After intravenous injection, lidocaine is quickly distributed in the tissues; the distribution volume (Vd = 1.7 L/kg) is decreased in patients with heart failure (Vd = 1 L/kg).  Following intravenous administration of lidocaine the plasma concentration quickly decreases (half-life-α-phase [distribution] 8 min), the elimination half-life (β-phase) is 1.4 to 2.1 hours.  In prolonged infusion (>24 h), plasma half-life clearly increases (3.2 h).

Plasma protein binding is about 70%.  The plasma protein binding of lidocaine is dependent on drug concentration, and the fraction bound decreases with increasing concentration.  At concentrations of 1 to 4 mcg free base per mL, 60 to 80 percent of lidocaine is protein bound.  In addition to lidocaine concentration, the binding is dependent on the plasma concentration of the α-1-acid glycoprotein.

Therapeutic effects of lidocaine are generally associated with plasma levels of 6 to 25 μmole/L (1.5 to 6 mcg free base per mL).  The blood to plasma distribution ratio is approximately 0.84.  Objective adverse manifestations become increasingly apparent with increasing plasma levels above 6 mcg free base per mL.  Lidocaine readily crosses the placental and blood-brain barriers.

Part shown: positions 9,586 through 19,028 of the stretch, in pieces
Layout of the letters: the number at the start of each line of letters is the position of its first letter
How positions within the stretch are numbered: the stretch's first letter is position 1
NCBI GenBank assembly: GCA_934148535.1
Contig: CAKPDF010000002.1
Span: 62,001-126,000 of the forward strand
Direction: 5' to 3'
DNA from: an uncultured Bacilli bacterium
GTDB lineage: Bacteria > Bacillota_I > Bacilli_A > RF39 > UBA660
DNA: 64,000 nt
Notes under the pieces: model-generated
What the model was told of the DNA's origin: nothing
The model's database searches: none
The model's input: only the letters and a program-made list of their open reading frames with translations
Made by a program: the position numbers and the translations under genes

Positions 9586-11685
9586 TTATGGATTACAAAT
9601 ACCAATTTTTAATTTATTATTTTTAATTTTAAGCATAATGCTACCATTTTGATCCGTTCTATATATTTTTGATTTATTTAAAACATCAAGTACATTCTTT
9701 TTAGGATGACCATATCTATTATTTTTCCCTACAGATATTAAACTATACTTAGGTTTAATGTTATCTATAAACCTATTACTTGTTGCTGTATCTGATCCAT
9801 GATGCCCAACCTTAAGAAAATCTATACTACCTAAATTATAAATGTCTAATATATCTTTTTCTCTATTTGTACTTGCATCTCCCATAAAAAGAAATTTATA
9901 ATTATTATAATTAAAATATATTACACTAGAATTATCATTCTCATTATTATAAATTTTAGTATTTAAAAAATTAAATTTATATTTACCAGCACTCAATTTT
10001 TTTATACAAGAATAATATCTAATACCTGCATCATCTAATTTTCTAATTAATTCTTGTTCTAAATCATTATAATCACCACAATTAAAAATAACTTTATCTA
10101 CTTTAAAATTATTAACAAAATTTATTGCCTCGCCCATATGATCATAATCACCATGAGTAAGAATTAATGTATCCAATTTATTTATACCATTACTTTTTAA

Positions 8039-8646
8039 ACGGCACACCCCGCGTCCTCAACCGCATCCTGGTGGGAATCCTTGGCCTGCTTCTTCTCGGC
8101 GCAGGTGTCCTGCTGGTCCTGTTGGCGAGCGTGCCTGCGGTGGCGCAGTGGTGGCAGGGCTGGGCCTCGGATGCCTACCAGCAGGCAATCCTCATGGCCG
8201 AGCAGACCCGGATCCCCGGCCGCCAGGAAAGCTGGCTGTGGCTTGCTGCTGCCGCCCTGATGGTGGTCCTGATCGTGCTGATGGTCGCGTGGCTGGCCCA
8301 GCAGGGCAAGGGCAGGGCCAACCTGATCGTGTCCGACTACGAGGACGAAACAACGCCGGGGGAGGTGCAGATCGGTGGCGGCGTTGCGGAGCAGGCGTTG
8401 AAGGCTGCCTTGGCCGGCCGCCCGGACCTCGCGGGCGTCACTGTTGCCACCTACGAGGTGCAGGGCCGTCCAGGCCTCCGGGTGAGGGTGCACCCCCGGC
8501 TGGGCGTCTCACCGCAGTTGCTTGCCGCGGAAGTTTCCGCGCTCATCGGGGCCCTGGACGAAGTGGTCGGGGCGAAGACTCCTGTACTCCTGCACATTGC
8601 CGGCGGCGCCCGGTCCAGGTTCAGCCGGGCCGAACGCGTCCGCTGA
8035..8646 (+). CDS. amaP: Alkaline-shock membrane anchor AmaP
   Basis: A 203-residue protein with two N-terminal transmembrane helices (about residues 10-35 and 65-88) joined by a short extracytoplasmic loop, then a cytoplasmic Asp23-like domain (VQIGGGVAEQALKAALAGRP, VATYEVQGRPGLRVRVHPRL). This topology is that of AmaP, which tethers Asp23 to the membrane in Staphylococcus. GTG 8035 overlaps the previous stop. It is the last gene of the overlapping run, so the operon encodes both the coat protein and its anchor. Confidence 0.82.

Lidocaine is rapidly metabolized by the liver, and less than 10% of a dose is excreted unchanged in the urine.  A major pathway of metabolism is through oxidative N-dealkylation to yield the active metabolites monoethylglycinexylidide (MEGX) and glycinexylidide (GX).  The pharmacological/toxicological activites of these metabolites are similar to, but less potent than, lidocaine.  The primary metabolite in urine is a conjugate of 4-hydroxy-2,6-dimethylaniline.

In vitro studies with human liver microsomes and recombinant human cytochrome P450 (CYP) isoforms showed that both CYP1A2 and CYP3A4 enzymes are the major CYP isoforms involved in lidocaine N-dealkylation.

Drug Interactions

Cimetidine : Cimetidine reduces liver blood flow and thus systemic clearance of drugs that are highly extracted by the liver.  Clinical Experiments showed that the concomitant administration of cimetidine reduces the systemic clearance of lidocaine and increases lidocaine serum concentration by as much as 50%.  Thus, therapeutic serum levels of lidocaine may rise to toxic levels when cimetidine is used concomitantly.  Ranitidine has not displayed such an effect.